The battle for single-use catheters

Medical professionals agree that hydrophilic single-use catheters are the safest option for individuals requiring clean intermittent catheterisation. Medical aids are, however, unwilling to cover the cost.

Following a spinal cord injury (SCI), one of the greatest challenges is to manage incontinence. Urinary incontinence and the management of the paralysed bladder are sub-specialities within rehabilitation medicine and are normally the domain of the rehabilitation medical professional or a urologist with a sound understanding of the needs and challenges of the patient.

About 30 years ago, the morbidity and mortality rates among SCI persons were high, mainly as a result of poor understanding of the neuropathic bladder and the different management strategies required for each newly injured individual. Today, medical professionals have a greater understanding of the neuropathic bladder and its management – which is not a one-size-fits-all scenario.

A debate is raging between medical aid funds and the prescribers and users of catheters for clean intermittent catheterisation (CIC). Currently, if your bladder is suited to emptying by CIC, either by yourself or with the assistance of a care attendant, there are several options available regarding the type to be used. The choice of catheter could have a significant cost impact.

The most cost-effective means of CIC is with a non-coated PVC catheter. These are normally supplied by the state, but the lack of a coating can cause problems such as urethral injury and infection. The non-coated PVC catheter is designed to be used once but is often reused.

There are also reusable silicone-coated catheters that need to be changed usually every three to four months (but sometimes are used for up to six months), which are the next best option when it comes to cost. These catheters cost in the region of R350 to R700 each, depending on where they are sourced. However, unless managed with due care particularly in regard to cleanliness, these can lead to an increased risk of infection and bladder stones.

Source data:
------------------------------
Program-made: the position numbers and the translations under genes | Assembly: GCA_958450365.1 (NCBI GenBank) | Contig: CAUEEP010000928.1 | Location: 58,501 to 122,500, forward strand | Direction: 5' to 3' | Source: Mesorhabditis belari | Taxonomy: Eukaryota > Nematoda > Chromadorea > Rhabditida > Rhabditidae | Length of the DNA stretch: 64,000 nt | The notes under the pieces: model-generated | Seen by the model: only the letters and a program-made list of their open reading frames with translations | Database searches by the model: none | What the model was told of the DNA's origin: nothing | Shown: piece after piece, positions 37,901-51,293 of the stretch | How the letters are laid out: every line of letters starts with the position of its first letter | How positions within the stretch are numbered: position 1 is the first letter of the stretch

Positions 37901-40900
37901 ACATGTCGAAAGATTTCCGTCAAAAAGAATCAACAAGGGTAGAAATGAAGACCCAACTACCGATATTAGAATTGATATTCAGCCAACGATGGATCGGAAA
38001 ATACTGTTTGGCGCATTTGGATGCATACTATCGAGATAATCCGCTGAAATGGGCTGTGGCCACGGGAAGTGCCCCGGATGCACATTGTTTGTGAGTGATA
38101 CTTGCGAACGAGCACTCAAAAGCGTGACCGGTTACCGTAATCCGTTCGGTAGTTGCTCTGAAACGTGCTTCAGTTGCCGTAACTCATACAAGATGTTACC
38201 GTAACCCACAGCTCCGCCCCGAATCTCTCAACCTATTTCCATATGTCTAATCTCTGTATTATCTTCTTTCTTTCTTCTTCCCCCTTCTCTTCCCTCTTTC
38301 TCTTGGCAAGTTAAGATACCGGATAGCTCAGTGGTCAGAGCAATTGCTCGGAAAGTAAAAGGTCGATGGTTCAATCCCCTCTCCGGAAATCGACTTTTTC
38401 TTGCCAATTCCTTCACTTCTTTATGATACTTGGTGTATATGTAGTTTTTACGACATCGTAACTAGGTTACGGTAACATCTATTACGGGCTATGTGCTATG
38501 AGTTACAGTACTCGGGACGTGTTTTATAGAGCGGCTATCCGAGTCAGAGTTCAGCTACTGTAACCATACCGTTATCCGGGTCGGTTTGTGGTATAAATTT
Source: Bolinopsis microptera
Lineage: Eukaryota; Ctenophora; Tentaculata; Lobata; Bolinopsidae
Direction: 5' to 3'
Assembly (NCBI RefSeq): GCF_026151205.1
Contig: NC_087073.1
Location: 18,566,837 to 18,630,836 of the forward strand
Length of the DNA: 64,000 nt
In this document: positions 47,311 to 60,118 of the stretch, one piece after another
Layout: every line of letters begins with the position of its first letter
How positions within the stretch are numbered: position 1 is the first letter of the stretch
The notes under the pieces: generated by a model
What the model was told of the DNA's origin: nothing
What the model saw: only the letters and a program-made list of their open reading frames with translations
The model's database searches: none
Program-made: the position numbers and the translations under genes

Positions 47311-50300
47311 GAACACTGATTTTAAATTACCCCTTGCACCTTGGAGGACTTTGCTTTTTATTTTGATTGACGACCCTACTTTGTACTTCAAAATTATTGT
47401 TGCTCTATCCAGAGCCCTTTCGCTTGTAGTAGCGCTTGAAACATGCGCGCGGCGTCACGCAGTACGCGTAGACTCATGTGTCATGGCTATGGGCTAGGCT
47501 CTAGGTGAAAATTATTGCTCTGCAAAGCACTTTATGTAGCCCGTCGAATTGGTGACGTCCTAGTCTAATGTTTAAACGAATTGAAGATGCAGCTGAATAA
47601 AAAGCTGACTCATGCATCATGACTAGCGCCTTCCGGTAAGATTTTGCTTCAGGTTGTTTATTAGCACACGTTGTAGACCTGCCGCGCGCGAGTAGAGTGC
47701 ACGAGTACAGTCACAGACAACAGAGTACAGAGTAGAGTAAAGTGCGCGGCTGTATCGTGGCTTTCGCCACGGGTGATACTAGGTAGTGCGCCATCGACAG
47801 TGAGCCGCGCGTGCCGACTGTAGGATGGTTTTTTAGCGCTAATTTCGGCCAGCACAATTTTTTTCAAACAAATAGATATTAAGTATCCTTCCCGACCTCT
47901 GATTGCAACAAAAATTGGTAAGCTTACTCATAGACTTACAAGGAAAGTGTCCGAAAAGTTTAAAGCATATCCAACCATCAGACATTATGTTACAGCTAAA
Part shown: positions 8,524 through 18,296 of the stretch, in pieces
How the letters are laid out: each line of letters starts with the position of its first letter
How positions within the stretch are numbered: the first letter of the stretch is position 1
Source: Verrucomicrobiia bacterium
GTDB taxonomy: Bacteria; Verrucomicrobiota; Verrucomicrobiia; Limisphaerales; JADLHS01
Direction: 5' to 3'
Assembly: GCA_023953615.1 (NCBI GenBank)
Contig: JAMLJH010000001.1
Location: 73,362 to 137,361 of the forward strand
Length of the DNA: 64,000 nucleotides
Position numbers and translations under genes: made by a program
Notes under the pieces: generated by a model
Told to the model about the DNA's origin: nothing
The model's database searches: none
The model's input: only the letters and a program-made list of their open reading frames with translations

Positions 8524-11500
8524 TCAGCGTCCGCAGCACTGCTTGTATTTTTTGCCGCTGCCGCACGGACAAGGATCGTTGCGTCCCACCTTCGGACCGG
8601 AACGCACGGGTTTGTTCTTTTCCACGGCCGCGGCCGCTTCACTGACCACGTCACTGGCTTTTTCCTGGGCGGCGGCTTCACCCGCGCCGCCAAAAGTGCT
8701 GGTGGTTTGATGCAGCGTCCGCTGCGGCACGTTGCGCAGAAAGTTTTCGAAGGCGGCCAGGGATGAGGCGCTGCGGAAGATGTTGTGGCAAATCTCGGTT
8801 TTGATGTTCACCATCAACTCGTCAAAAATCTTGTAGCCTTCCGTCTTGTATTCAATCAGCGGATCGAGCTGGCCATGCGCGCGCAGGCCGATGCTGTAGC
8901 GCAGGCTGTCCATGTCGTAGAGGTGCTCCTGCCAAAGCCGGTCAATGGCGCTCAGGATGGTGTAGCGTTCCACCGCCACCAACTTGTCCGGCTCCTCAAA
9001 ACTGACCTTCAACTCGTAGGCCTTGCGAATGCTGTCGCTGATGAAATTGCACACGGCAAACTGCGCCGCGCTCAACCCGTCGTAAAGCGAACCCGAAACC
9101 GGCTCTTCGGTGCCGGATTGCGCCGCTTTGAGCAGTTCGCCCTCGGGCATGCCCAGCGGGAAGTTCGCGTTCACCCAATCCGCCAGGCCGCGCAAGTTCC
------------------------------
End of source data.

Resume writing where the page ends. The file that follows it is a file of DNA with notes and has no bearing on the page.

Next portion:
Today, thanks to medical advances, a series of catheters designed for single use that are sterile and pre-lubricated (hydrophilic single-use catheters) have become available. These are easier to use and more convenient. They are regarded as “the gold standard”, as infection rates are reduced and the user’s long-term bladder and kidney health is better preserved. In an ideal world, everyone requiring CIC would use hydrophilic single-use catheters.

However, these hydrophilic single-use catheters can cost up to R35 each. Their use should be covered under the prescribed minimum benefits (PMB) portion of a medical aid fund, but, while both the prescribers and the users of hydrophilic-coated catheters agree on their benefits, prescribed minimum benefits legislation directs the funder to cover costs only in relation to what the state would supply in the same circumstances.

Some funders are now prepared to pay for a limited number, but, hopefully, in the near future, more funders will approve them and single-use hydrophilic catheters will become the norm.

 


Dr Ed Baalbergen is the medical officer at the Vincent Pallotti Rehabilitation Centre (Cape Town) and is a member of the International Spinal Cord Society and the Southern African Neurological Rehabilitation Association. email: ed.baalbergen@lifehealthcare.co.za

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